In chapter 3, the author traces the development of “the reform agenda” of Scipone de’ Ricci, bishop of Pistoia, leading up to the Synod of Pistoia. Here, Blanchard concludes that “the close bond of all the strands of Ricci’s reform agenda” both served to galvanize supporters and create “powerful enemies” (p. 133), becoming at the same time the greatest asset and greatest liability to his reforming efforts. The fourth chapter, taking a topic approach, explores in detail “the theology of the Pistoians” by way of the “synodal Atti e decreti” and “the condemnations of the Synod in the Auctorem fidei,” noting connections with Vatican II along the way.
The fifth chapter, similar in level of detail to the fourth chapter, discusses the reception of the Synod of Pistoia and offers an evaluation of it based on Yves Congar’s “four conditions for true reform in the Church” (p. 198). In the sixth chapter, Blanchard argues, with support from the Vatican II drafts and the six “evocations” (p. 272) of Pistoia during the second session of Vatican II, that “the Synod of Pistoia was … a key moment in the Church’s collective memory” (p. 300) and thus influential in drafting documents and debates that arose. Blanchard, in his conclusion, offers the reader some implications that emerge from his study on the bearing of the “hermeneutic of reform” for a contemporary understanding of Vatican II.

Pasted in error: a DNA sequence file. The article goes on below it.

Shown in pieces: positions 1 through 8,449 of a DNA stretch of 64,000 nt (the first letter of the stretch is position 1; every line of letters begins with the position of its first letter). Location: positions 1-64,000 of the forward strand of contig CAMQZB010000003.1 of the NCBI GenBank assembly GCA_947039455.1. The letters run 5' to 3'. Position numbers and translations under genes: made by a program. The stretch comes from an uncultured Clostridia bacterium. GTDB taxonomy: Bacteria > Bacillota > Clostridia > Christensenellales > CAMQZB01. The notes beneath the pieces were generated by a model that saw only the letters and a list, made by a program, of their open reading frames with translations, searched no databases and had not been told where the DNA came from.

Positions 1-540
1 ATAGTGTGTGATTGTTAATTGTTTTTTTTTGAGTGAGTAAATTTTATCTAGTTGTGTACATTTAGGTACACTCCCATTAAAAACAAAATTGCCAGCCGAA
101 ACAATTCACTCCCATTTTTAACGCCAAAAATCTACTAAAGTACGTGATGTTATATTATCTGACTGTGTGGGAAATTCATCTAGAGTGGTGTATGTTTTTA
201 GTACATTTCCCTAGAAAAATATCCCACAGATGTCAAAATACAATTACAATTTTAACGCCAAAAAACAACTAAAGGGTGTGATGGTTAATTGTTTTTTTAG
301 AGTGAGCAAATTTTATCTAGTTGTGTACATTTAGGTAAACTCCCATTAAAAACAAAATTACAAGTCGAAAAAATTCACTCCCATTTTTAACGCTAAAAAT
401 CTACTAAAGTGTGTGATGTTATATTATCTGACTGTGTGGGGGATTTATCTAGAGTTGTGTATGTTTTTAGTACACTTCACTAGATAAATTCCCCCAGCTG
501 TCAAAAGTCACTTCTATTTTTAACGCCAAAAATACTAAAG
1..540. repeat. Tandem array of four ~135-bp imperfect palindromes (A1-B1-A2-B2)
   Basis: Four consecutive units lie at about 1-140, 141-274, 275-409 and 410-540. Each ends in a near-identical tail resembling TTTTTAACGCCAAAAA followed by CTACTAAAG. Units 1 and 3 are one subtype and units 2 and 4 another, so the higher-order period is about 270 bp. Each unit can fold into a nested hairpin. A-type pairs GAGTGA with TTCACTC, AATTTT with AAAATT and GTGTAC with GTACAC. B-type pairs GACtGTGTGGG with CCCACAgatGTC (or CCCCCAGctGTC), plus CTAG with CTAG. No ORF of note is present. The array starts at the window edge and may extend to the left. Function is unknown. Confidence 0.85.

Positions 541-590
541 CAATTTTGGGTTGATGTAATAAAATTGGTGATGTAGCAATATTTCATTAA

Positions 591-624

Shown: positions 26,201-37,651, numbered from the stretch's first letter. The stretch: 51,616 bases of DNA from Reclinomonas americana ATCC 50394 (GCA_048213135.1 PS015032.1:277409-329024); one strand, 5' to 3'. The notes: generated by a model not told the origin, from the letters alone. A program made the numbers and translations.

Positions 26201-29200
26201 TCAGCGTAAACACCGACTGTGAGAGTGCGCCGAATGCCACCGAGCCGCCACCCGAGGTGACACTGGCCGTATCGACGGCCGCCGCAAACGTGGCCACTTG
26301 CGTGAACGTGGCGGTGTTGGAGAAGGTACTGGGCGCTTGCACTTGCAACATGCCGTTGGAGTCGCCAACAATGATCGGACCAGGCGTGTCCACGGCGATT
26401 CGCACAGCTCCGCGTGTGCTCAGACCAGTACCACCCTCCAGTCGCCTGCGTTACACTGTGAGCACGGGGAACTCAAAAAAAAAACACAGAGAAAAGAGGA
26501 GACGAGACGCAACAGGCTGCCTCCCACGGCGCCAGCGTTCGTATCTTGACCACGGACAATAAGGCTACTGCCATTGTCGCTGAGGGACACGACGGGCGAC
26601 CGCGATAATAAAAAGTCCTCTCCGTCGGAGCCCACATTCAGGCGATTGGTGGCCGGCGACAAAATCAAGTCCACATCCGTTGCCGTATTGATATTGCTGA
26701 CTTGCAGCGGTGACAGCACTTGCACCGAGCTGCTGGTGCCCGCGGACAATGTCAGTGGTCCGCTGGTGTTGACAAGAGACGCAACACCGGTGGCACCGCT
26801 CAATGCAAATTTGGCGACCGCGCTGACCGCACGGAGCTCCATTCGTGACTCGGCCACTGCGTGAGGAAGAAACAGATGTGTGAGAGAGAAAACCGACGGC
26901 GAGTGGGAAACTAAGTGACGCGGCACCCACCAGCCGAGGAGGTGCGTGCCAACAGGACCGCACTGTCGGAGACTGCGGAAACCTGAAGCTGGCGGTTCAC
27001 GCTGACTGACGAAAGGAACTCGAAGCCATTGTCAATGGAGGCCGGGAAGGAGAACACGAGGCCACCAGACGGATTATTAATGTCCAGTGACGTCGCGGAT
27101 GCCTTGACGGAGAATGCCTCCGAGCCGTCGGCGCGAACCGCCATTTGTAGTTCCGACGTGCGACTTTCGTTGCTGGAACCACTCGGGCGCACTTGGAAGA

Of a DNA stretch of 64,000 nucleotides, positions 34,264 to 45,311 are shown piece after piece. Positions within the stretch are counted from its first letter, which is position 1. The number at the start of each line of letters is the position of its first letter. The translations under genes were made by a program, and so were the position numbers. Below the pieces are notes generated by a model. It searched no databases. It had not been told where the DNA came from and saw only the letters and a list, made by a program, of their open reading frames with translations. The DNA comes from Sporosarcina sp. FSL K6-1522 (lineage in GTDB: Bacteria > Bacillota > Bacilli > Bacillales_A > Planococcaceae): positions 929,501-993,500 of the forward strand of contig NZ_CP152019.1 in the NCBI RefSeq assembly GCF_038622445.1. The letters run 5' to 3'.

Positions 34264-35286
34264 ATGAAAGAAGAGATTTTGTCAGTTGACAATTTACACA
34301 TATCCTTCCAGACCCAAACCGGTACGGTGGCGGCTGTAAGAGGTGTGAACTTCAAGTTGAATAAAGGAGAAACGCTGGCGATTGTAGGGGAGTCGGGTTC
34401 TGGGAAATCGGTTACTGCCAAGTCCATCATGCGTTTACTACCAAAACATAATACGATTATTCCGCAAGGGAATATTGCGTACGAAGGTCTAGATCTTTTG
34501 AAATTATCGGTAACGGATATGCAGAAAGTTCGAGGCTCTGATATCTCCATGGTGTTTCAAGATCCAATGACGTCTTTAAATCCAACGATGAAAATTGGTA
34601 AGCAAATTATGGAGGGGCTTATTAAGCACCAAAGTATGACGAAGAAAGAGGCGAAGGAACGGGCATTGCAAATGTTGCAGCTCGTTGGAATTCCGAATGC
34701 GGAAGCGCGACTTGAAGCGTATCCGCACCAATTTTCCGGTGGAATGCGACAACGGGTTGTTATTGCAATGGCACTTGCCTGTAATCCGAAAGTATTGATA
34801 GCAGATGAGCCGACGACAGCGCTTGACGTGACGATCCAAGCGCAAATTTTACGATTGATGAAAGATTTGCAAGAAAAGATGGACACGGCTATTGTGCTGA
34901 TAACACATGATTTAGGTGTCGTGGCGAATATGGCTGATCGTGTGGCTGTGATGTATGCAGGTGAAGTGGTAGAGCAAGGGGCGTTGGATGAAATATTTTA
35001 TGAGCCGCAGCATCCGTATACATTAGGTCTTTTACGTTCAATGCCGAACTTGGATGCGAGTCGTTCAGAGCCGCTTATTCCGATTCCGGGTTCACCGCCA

There are a number of strengths to this book. Though it is clear that the author is writing from a Catholic perspective, this does not mean that he is unwilling to ask the hard questions of his own tradition or offer a critical reading of his tradition’s response to a subsequently condemned reform movement. Moreover, he clearly demonstrates the bearing a forgotten attempt at reform has on contemporary questions, showing in turn the importance of history for rightly evaluating the present. His thorough interactions with the complexities that surround Vatican II and the Synod of Pistoia, and the connections between them, make plain that his monograph is a substantial contribution to scholarship surrounding the roots, reception, and significance of Vatican II.
Beyond this, just as this study has implications for Catholic ecclesiology and practice, it also gives those not holding to Catholic teaching something of an insider’s view into the thought processes of the Catholic Church. Thus, though an insightful read, it can also be at times a painful one for someone of a more evangelical persuasion to realize how fully and forcibly the Catholic Church post-Vatican II, and therefore of our day, continues to reject the reforming efforts of the Protestant Reformation.
To conclude, this monograph is well-written and thoroughly researched. It ought to be read by any Catholic who desires to have a better grasp of their tradition or by the student of eighteenth-century church history. It would also be of benefit for those who are involved in ecumenical endeavors, especially given its clear demonstration of the importance of the past for the present regarding the Catholic Church.
Asheville, North Carolina, USA